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Standard travel insurance is all well and good for your average holiday, but if you’re hoping for a seat at the captain’s table you might be better off opting for a travel insurance policy that is specific tailored to your cruise holiday.
Do I need cruise travel insurance?
Travel insurance is not a legal requirement for any holiday or overseas trip, but it’s definitely worth considering because it could help to protect you against the risk of a wide range of issues arising, from cancelled flights to stolen luggage to the need for medical treatment while you’re abroad.
However, standard holiday insurance might not cover you for events or risks specific to cruise holidays, such as missed port departures or cabin confinement. That’s why it might be a wise decision to take out cruise insurance before you set sail.
What does cruise insurance cover?
Cruise insurance should provide all the essentials you’ll find in any good travel insurance policy, such as:
- Medical expenses – to pay for any medical treatment you need. Cruise insurance may provide slightly higher cover for medical costs as insurers factor in the need to transport you to a mainland hospital if you are not docked at a port.
- Repatriation – covers the cost of bringing you back home in a medical emergency.
- Lost luggage – pays to replace luggage if it’s been accidently lost, stolen or damaged.
- Cancellation or curtailment – covers the cost of your holiday if you have to cancel or cut short your plans because of circumstances outside of your control.
- Personal liability – pays for legal fees and compensation if you have an accident and someone blames you for their injuries or damage to their property.
As well as these features, travel insurance for cruises can also insure you against:
- Missed port departure – compensates you if you missed your departure time through no fault of your own.
- Cabin confinement – this compensates you for any time you’ve had to spend confined to quarters because of sickness. Policies will usually reimburse you for every 24 hours you spend in confinement.
- Missed trips – if you are confined to your cabin because you’re ill and miss a trip you’ve planned at a particular destination, your policy can reimburse you.
- Changes to the itinerary – most cruises have a condition that says itineraries can be changed (for example if weather stops the ship from docking) but some policies will compensate you for missed port stops.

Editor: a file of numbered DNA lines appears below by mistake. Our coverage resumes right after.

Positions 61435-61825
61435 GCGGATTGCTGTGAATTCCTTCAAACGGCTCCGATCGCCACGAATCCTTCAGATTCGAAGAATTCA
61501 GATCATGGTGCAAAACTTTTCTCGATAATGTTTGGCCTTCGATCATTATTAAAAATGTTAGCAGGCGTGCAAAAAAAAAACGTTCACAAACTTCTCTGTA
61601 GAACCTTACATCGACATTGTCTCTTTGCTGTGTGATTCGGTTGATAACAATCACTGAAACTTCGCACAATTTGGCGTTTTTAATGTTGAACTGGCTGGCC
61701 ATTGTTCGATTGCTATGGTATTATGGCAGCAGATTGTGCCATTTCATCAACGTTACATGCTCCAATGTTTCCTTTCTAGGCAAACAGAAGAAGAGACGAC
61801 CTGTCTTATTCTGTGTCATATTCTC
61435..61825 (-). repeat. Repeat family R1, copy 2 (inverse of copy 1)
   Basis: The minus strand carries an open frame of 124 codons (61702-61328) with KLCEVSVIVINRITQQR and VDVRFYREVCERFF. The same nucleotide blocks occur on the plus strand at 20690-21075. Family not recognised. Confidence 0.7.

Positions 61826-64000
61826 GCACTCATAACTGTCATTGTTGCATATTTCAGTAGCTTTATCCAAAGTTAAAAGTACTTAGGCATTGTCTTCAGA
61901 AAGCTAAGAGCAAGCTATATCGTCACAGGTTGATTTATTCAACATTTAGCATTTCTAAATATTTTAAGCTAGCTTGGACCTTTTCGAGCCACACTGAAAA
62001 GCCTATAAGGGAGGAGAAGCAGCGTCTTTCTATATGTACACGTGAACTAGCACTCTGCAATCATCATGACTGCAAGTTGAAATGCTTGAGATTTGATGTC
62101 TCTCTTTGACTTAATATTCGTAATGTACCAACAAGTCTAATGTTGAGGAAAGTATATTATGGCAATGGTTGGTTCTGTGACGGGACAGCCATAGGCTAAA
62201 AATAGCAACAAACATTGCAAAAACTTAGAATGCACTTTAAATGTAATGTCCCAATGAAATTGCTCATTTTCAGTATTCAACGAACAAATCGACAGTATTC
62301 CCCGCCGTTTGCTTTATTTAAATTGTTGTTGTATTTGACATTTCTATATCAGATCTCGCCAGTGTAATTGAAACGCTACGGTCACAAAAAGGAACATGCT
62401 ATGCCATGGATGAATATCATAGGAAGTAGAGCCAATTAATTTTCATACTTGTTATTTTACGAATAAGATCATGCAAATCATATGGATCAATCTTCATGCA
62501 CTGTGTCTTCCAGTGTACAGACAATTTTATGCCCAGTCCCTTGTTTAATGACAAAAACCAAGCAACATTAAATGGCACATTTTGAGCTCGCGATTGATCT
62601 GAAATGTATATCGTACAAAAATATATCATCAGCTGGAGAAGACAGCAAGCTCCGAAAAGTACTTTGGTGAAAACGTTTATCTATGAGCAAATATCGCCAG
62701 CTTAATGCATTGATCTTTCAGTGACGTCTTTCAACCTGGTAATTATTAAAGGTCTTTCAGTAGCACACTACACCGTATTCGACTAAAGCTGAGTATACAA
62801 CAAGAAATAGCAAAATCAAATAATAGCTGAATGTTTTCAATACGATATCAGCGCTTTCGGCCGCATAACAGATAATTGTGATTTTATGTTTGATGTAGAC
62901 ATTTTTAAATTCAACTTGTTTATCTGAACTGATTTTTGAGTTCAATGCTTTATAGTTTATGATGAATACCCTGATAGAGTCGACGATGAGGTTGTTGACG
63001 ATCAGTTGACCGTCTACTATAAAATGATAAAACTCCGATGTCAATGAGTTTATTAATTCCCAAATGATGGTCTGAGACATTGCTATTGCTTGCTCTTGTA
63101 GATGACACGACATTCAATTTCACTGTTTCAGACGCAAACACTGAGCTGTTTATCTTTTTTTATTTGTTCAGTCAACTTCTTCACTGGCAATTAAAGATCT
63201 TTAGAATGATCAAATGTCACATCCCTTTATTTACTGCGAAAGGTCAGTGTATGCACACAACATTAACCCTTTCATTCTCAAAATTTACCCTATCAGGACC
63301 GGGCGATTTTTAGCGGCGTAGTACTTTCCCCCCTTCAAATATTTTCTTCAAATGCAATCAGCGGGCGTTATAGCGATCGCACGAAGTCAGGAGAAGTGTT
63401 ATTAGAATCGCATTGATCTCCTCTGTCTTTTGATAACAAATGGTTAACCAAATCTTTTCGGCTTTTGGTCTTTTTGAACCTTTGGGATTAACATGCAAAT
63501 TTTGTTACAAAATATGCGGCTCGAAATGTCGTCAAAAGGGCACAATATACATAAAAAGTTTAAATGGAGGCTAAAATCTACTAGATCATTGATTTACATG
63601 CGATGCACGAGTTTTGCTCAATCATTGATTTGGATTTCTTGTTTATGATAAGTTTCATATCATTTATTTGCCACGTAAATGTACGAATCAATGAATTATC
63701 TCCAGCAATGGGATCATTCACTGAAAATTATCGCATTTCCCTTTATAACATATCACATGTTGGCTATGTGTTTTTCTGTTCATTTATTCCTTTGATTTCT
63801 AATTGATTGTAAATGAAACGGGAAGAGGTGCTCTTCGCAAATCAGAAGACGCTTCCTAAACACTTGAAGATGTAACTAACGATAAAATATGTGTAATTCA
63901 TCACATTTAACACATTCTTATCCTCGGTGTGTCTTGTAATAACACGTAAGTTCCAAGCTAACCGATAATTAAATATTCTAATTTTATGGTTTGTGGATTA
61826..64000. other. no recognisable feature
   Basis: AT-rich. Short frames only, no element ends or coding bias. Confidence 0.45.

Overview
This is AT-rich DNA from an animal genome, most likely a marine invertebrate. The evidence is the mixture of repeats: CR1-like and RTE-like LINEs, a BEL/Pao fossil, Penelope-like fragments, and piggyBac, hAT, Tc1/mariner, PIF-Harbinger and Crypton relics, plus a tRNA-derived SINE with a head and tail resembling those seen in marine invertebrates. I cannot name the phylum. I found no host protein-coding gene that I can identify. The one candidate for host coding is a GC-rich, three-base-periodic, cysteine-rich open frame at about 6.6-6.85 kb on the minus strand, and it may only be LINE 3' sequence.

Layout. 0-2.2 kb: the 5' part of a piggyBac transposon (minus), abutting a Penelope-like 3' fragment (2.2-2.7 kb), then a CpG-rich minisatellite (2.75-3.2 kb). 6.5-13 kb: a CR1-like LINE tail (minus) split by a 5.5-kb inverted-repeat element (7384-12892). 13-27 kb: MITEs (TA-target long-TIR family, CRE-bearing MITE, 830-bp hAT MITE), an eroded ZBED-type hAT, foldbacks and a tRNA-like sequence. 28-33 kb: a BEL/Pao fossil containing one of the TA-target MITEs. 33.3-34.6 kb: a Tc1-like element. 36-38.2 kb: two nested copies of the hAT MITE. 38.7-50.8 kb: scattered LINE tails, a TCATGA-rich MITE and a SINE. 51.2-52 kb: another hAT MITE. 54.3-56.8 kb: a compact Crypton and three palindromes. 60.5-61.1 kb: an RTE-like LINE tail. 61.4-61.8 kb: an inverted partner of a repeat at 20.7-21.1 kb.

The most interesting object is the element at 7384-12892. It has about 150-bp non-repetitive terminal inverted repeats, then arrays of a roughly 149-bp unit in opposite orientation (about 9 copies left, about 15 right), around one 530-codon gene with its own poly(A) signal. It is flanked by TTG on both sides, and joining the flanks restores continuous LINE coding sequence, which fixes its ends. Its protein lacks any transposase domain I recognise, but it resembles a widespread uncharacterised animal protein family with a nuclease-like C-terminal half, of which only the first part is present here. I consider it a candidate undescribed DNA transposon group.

- Cruise interruption – this can compensate you if you have to miss part of your cruise, for instance if you need hospital treatment for a few days before re-joining the ship.
Is cruise holiday insurance included in my existing travel cover?
If you already have travel insurance you might be covered for some parts of your holiday, but a standard policy is unlikely to cover you for events like cabin confinement or missed port stops, which are unique to cruise holidays.
If you do have an existing policy double check the terms and conditions, you may even be able to bolt on additional cover to give yourself the protection you need without having to fork out for a second policy.
How long does travel insurance for cruises last?
You can buy single-trip travel insurance, which will cover you for one holiday. Alternatively, you can buy annual (or multi-trip) cover, which provides insurance for several holidays within a 12-month period.
However, it’s important to bear in mind that standard travel insurance (regardless of whether you buy a single or multi-trip policy) will only cover you for a set period of time – typically 31 days.
If you have an annual policy you can still go away several times a year, but each holiday can’t be any longer than the limit set by your insurer.
If you’re on an extended cruise this 31-day limit may not be enough to cover you for your entire holiday, so specialist cruise travel insurers will need your travel dates so that they can ensure you’re covered for the whole trip.
What countries does cruise insurance cover?
Broadly speaking, travel insurance is split into regions:
Insurers group countries according to their own rules and it’s not usually as straightforward as following boundaries on a map. For instance, Egypt is often classed as a European destination, which is something to bear in mind if you’re taking a cruise along the Nile.
The best advice is to check your policy documents to make sure the countries you’re visiting are covered.
What cruise insurance exclusions should I be aware of?
An exclusion is a scenario or issue that you won’t be covered for. Almost all insurers have exclusions, but they can vary between providers so always take the time to compare. Common exclusions include:
• Travelling to countries or regions that the Foreign Office has advised travellers not to visit
• Claims that are the result of drinking too much alcohol or taking drugs
• Cancellation for reasons that you have control over, such as having to cancel your holiday because you haven’t renewed your passport in time.
Can I buy insurance for cruises with a pre-existing medical condition?
A pre-existing medical condition is often listed as an exclusion, which means some insurers won’t cover you for any costs relating to that condition. If they do, you may be expected to pay a higher premium.
Alternatively, there are several specialist providers who specifically provide cover for anyone with a pre-existing condition and they often have additional benefits like a 24-hour medical helpline.